WE THINK... • January 2016
Investigative journalist and novelist E M Davey backpacked across Sierra Leone, Ethiopia and the Congo in search of adventure and inspiration for his novel Foretold by Thunder. Here he explains why, given careful planning and risk management, almost nowhere on earth is off limits to the tourist
There was movement in the jungle. Something rounded. Something big. A chimpanzee? For days I’d been tracking the creatures in this remote corner of Sierra Leone. But their demented screeches had remained tantalisingly beyond sight. I readied my camera, heard the crack of splintering wood – then I was charged by a pygmy hippopotamus.
A misnamed creature: it came up to my solar plexus. My guide bravely dropped his machete and ran. A second later I was sprinting too. Peak terror came when I saw ‘Lion Heart’ already halfway up a tree. This seemed sensible. When I looked down, the hippo was gone.
As I returned to camp, cut to shreds by the jungle, adrenalin rush turned to exhilaration. I’d encountered one of the earth’s rarest creatures.
During 15 years of adventure travel I’ve had numerous hair-raising moments. In Ethiopia to research my debut thriller Foretold by Thunder, I was hauled 50 feet up a cliff by monks to location scout a remote monastery. The rope was comprised of old scraps of leather tied together with granny knots.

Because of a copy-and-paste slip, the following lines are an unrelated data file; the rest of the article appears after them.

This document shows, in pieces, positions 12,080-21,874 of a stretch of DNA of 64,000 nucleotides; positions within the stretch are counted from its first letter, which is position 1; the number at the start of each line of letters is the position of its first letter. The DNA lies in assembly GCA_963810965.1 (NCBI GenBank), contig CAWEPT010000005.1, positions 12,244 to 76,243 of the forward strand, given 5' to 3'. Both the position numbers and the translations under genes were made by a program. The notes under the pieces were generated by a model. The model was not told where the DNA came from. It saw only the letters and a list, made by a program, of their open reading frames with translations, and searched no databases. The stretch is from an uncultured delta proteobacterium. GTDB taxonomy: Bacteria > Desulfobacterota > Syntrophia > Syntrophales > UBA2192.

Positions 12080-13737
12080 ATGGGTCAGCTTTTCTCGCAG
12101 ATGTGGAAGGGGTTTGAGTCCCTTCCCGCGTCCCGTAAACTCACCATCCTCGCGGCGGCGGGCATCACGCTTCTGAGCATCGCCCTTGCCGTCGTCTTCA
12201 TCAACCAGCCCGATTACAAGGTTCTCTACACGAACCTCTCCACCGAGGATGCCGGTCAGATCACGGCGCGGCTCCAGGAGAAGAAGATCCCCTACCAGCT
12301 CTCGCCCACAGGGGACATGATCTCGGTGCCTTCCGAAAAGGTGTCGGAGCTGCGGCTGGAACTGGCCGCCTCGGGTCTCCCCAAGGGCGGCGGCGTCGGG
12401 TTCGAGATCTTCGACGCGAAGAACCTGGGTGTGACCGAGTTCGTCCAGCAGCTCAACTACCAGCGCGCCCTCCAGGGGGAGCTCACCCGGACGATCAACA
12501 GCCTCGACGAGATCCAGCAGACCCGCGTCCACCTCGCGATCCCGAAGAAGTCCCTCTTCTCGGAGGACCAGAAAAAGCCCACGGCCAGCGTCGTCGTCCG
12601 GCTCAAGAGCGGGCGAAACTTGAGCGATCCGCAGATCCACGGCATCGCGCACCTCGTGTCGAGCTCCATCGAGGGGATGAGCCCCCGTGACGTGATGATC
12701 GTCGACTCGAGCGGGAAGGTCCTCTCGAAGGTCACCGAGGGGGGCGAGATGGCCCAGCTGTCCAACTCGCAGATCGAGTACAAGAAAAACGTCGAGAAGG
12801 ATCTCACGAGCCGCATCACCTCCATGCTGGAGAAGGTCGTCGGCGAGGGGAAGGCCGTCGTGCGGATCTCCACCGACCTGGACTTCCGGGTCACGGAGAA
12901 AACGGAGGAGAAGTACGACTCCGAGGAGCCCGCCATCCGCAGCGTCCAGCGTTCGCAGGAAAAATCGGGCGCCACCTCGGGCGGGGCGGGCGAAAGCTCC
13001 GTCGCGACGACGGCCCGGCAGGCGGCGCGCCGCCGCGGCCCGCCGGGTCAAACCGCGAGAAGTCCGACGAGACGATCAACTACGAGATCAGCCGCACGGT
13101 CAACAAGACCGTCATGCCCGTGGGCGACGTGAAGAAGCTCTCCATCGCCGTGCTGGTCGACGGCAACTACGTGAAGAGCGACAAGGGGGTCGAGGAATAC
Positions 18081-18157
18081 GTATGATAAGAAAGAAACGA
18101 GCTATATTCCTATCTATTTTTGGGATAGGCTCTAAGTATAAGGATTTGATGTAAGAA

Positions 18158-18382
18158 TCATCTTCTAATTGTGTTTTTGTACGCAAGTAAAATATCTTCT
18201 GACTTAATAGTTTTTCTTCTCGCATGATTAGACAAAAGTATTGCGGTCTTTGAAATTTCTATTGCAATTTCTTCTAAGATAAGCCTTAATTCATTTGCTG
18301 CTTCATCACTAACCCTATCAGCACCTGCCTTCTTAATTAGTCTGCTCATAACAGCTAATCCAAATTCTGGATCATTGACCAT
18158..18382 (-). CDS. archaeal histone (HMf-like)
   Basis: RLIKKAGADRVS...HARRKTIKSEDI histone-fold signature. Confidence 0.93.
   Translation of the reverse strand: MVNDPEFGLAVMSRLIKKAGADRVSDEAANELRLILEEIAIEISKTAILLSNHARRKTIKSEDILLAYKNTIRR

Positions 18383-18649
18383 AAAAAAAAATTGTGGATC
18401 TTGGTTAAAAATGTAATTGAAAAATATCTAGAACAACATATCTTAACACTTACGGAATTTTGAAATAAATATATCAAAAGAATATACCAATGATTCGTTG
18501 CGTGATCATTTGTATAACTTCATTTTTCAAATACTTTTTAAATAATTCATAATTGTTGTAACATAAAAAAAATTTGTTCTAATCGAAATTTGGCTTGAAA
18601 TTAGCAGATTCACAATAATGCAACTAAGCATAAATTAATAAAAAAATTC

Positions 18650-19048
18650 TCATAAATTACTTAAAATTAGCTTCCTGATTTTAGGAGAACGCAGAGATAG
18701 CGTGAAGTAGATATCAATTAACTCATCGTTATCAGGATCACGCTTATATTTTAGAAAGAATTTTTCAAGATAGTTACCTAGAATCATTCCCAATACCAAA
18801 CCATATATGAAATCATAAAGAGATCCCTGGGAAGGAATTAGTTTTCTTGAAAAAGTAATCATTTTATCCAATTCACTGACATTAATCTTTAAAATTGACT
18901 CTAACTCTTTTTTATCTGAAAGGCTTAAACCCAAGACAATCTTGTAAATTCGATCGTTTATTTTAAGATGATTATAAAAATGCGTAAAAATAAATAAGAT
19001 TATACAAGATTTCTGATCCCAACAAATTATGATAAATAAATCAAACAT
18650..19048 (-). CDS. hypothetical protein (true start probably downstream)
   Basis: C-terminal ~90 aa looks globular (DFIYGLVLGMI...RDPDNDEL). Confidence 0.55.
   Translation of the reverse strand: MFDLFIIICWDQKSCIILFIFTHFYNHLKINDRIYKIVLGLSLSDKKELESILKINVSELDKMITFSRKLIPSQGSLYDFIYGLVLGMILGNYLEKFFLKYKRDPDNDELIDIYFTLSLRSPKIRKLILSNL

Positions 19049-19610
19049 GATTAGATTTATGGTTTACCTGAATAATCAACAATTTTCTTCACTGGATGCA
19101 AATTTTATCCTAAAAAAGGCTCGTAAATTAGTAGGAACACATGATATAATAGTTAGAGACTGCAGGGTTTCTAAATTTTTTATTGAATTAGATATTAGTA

In the Republic of Congo my Land Cruiser broke down in bandit-infested country, and I had to eat barbecued maggots to curry favour with the local chieftain.
In Brazil someone tried to plant drugs on me; in Burundi I ran the gauntlet of armed militias as the country slipped into civil war. This year I drove along the Tajik border with Afghanistan, within walkie-talkie distance of Islamic State militants.
Bonkers destinations; breathtaking settings for fiction. But frankly, even if I were a paper-clip designer I’d probably have visited these places to see what happens. Of these countries, only Burundi is currently on the Foreign Office ‘not on your nelly’ list.
But how to visit such places? Research, research, research. FCO travel advice should always be consulted carefully, and Bradt Guides, the Lonely Planet Thorn Tree and other internet forums lend a more rounded opinion of how safe somewhere is. Talk to people who are there.
And why bother with intrepid travel? (Over and above dinner party kudos, of course.) Interaction with undiluted cultures; the sense you’re striking out somewhere new; astounding sights; that priceless feeling of adventure. But best of all, you meet real people. Not waiters or hoteliers, locals jaded by tourism – but curious, generous, hospitable human beings. Try it!